Hubris leads directly to disrespect. Back in power for just a handful of weeks, Rep. Gary Ackerman, the Chairman of the Subcommittee on the Middle East and South Asia, is already displaying his disregard for the Peace Movement, Arab Americans, Muslim Americans, the unfairly maligned progressive Jewish community, and, well, generally anyone who favors a fair debate on the Israeli-Palestinian conflict. No such debate will occur on Valentine’s Day when Ackerman’s Subcommittee hosts a stacked and biased witness list. None of the three witnesses who will be present can be described as a vigorous advocate on behalf of Palestinian rights and freedom. 

A rebuttal to the Carter Center Board of Councilors resignation letter

Fourteen members of the Carter Center Board of Councilors resigned on 11 January to express their dismay over President Jimmy Carter’s book, Palestine Peace Not Apartheid. Their criticisms are petty and inaccurate and say much more about them than about President Carter. They fail to grapple in the letter with Israel’s subjugation of the Palestinians and with President Carter’s call for substantive peacemaking. EI contributor Michael F. Brown responds with the following point-by-point rebuttal to the resignation letter. 

Debate? What debate?

There is a misperception in various world locales of Washington’s debate on the Israeli-Palestinian conflict. Namely, that substantive debate exists at all. In fact, the debate in the power corridors of Washington is highly constrained, almost non-existent. Should we engage with President Mahmoud Abbas now or require him to leap through several more hoops — including civil war — first? Serious argument on the injustice of Israel’s long-running occupation simply does not take place other than at the margins. The reason for the silence has become increasingly clear with the publication of President Carter’s courageous book, Palestine Peace Not Apartheid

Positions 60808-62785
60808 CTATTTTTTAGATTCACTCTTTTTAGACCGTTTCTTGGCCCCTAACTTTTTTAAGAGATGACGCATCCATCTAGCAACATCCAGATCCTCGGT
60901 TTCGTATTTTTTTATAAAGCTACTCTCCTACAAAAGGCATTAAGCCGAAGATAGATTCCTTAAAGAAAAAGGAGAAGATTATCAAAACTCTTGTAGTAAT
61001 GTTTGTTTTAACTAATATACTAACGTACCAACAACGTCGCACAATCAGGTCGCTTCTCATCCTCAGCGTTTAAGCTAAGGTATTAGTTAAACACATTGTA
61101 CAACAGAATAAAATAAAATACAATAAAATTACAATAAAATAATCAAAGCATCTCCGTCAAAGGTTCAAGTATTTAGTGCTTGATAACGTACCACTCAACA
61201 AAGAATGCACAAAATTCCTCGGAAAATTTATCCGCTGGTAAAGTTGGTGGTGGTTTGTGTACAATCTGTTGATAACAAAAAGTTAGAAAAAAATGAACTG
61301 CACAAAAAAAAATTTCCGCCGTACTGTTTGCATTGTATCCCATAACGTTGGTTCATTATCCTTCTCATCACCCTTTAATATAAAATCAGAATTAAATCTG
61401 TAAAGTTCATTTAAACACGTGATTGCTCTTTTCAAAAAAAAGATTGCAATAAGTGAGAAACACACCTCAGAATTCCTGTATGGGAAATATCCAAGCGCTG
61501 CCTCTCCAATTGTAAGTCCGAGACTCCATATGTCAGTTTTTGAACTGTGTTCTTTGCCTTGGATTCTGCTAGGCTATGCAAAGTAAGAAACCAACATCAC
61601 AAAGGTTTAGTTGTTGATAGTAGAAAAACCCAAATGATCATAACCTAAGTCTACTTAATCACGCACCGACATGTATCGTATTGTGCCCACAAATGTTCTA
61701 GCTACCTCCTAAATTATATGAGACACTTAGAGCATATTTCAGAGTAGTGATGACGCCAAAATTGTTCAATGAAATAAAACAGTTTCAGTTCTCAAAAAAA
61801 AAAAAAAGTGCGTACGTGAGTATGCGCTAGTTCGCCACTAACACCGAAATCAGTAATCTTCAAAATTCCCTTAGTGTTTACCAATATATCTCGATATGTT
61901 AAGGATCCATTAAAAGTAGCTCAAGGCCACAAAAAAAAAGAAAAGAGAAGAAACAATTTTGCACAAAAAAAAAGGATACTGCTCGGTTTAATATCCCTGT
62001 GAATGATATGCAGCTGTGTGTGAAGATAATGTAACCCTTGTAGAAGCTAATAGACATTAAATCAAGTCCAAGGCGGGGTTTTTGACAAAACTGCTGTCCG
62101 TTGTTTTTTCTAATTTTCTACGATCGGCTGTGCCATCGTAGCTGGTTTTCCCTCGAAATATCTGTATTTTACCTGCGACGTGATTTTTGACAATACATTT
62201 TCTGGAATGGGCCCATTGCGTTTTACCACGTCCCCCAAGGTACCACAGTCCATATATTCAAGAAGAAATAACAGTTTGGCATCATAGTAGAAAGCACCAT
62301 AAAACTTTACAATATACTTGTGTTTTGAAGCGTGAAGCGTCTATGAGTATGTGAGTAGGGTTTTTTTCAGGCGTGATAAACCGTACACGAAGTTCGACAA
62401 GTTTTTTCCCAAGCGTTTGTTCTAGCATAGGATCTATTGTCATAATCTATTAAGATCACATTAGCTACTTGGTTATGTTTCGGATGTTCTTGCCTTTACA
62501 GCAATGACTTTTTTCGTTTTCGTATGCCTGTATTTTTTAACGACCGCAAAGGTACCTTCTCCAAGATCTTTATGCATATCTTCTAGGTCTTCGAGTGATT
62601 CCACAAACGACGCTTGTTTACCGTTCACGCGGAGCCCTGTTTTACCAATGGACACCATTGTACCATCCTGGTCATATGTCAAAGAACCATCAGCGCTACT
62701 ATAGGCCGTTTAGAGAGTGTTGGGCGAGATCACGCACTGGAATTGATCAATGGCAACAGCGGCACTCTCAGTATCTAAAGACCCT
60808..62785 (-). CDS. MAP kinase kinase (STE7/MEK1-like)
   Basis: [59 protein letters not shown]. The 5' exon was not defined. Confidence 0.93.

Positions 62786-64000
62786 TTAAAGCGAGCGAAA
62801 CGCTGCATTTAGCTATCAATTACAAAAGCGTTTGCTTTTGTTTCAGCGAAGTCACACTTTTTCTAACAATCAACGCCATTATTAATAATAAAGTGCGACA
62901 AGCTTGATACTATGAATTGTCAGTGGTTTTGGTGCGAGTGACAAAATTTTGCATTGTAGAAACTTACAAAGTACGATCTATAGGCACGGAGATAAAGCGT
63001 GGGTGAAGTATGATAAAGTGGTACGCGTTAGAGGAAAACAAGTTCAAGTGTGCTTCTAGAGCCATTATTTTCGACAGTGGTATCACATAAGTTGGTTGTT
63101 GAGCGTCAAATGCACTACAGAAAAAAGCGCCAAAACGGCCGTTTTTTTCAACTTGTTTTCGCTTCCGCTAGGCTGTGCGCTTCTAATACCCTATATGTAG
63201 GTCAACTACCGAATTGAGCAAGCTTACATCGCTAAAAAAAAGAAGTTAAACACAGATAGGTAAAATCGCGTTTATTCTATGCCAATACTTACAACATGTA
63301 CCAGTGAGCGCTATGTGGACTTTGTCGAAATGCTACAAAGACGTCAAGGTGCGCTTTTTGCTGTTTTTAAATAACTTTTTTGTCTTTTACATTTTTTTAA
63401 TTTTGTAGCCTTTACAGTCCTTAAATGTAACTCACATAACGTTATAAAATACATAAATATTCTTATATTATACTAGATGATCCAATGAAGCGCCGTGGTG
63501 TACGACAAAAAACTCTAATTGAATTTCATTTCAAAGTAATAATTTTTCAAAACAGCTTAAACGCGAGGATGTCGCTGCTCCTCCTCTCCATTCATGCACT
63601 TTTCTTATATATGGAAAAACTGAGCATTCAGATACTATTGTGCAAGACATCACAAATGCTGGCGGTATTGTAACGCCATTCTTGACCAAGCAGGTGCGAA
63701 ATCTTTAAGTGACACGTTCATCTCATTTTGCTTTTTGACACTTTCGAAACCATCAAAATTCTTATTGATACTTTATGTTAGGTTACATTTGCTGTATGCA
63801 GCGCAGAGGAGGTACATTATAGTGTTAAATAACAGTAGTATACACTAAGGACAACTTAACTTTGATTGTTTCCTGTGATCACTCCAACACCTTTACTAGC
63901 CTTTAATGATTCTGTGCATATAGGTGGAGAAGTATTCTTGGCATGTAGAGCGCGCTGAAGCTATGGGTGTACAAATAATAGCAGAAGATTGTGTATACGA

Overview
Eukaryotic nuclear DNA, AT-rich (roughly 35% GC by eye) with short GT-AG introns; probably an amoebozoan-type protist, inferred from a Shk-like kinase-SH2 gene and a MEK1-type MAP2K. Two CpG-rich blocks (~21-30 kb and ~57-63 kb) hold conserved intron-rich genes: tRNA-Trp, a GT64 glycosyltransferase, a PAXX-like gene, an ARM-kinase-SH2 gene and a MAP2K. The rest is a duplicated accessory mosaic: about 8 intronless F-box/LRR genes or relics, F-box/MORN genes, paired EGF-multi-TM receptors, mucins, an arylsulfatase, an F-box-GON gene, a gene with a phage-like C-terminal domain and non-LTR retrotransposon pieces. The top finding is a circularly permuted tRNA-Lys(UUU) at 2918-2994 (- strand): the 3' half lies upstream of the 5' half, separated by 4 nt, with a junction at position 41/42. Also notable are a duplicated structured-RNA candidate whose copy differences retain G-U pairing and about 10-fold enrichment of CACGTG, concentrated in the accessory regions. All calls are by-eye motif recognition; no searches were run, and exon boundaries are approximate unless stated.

Sole protester greets otherwise unchallenged Lieberman

Every once in a while I end up at precisely the right spot at precisely the right time. Sunday 10 December 2006 was one such instance. I raced over that morning to the Ritz-Carlton at 22nd and M Street in Washington, DC with the hope that Member of Knesset Avigdor Lieberman was indeed speaking at 8:30 am. I parked, charged up the stairs, and then calmly walked in. I was sporting my wedding suit and a classy yellow tie. Hair cut short. Other than the touch long beard and some scuffs on my black dress shoes, I very much looked as though I belonged. And, in fact, it’s a shame I was not invited to the Saban Forum 2006 on “America and Israel: Confronting a Middle East in Turmoil.” 

Israel blocks another UN fact-finding mission

Israel has shut down another internationally mandated investigation of its military actions. Archbishop Emeritus Desmond Tutu and his high-level fact-finding mission, authorized by the UN’s Human Rights Council, have been refused entry by Israel for so long that they have been forced to call off the visit. Israeli Foreign Ministry spokesperson Mark Regev disingenuously claimed that Israel had not denied entry, but simply not yet reached a decision. The families of the 19 Palestinian civilians slain at Beit Hanoun in the northern Gaza Strip on 8 November 2006 will apparently not see even an approximation of justice at this time.